The base is in fine shape, but the marble mourner is woefully eroded. It is a peculiar property of stone mourners, by the way, that, no matter how symmetrically classical the base of the monument may be, they always sit or stand on piles of rustic stone.
Father Pitt could not find a Michaelofski headstone in this plot, or any other inscription on the monument. It seems almost as if the plot was purchased, and this expensive monument erected, and then no one was ever buried here. The cemetery records compiled by Mr. Norman J. Meinert list a John Michaelofski as having died in 1918, but the date comes from “death notices,” not a stone in the cemetery. A kind correspondent has pointed out that an Anna Michaelofski is recorded in county death certificates as having died in 1915; she was also buried in this cemetery.
3 responses to “Michaelofski Monument, Chartiers Cemetery”
A search of PA death certificates fron 1906-1944 on Ancestry.com shows one Michaelofski who died in the Pittsburgh area. Anna Michaelofski died in 1915 at the age if 54 and was buried in Chartiers Cemetery.
Thanks very much; the article is revised to include that information. The mystery is just a little deeper now. We still wonder why no headstone or inscription, and why doesn’t your search turn up the John Michaelofski said in the cemetery records to have died at 47 in 1918? Did he die elsewhere—in World War I, perhaps? If you find any more information, please let us know. At present all we can say with certainty about any Michaelofskis buried here is that they had good taste in sculpture, though the choice of materials was regrettable.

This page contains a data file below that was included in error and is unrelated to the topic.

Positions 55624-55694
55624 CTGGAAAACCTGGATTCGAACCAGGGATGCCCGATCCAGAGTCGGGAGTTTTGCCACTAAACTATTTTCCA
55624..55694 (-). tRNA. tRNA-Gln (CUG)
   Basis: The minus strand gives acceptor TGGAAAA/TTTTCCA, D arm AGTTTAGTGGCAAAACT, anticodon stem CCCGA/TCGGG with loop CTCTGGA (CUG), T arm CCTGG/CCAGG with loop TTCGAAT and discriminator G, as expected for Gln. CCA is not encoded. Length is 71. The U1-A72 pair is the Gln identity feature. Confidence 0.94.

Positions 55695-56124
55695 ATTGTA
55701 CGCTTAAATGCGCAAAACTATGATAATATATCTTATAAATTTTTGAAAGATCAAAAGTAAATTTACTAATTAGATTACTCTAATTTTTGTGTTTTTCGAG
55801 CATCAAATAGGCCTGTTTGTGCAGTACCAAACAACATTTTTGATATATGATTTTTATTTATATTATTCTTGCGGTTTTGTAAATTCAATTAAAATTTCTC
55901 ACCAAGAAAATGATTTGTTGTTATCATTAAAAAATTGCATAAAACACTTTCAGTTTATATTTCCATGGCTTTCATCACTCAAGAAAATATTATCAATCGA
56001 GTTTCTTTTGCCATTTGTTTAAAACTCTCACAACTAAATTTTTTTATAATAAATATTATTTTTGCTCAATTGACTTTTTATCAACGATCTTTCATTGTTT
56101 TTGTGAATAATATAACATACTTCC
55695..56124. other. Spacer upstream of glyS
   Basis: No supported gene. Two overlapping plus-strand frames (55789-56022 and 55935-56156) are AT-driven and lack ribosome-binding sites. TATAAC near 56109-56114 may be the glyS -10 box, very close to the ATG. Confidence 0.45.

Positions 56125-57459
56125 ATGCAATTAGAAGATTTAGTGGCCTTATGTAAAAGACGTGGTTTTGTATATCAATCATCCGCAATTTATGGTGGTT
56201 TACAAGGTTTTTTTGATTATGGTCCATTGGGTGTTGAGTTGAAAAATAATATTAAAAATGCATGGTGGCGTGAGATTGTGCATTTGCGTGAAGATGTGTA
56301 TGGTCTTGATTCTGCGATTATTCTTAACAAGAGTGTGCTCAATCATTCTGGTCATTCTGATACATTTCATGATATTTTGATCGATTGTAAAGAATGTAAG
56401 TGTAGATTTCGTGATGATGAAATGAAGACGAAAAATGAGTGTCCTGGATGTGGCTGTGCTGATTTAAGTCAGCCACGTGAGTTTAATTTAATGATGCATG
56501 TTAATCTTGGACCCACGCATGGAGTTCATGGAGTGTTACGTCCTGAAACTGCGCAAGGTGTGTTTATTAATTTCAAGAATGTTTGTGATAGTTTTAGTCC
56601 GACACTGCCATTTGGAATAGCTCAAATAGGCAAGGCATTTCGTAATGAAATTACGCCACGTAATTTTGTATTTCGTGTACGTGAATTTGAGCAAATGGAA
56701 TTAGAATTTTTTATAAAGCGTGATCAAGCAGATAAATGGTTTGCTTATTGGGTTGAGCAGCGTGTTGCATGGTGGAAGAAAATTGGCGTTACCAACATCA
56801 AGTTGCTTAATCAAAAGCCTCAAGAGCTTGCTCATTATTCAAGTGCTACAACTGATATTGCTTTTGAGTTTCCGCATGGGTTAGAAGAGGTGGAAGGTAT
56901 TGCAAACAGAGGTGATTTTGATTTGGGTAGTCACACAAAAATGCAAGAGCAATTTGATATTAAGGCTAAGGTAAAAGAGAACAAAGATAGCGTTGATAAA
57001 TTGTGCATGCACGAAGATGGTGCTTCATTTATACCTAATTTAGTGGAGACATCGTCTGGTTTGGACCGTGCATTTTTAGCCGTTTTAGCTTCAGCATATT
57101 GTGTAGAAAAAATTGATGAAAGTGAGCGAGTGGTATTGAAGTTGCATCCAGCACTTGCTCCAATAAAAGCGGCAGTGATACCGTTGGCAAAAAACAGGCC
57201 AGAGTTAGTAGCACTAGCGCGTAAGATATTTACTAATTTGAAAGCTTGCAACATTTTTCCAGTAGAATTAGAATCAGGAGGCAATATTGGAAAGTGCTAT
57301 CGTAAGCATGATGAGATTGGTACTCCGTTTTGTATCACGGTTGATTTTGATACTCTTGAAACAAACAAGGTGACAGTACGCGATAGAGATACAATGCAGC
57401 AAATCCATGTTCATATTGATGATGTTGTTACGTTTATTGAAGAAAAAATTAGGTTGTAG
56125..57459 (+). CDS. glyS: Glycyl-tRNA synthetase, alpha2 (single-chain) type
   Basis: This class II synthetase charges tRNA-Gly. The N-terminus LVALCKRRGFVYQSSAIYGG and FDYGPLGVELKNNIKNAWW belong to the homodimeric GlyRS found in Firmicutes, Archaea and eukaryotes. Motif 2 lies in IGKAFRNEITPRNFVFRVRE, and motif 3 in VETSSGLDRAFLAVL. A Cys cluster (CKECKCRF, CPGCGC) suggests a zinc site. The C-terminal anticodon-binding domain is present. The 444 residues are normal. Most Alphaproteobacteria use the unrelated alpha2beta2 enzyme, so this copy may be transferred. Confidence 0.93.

I’m a big fan of this site, especially since you also show an interest in the people as well as the headstones! An additional search shows that John Michaelofski did die in Pittsburgh. His name is spelled Michaelofsky on his death certificate, and he died in 1918 at the age of 47 of pulmonary tuberculosis and was buried in Chartiers Cemetery. I found a few others with a similar name in Chartiers Cemetery: Edward Michalowski (d. 1920), Wilhemina Michaelofsky (d. 1929), and George Michaelofsky (d. 1936).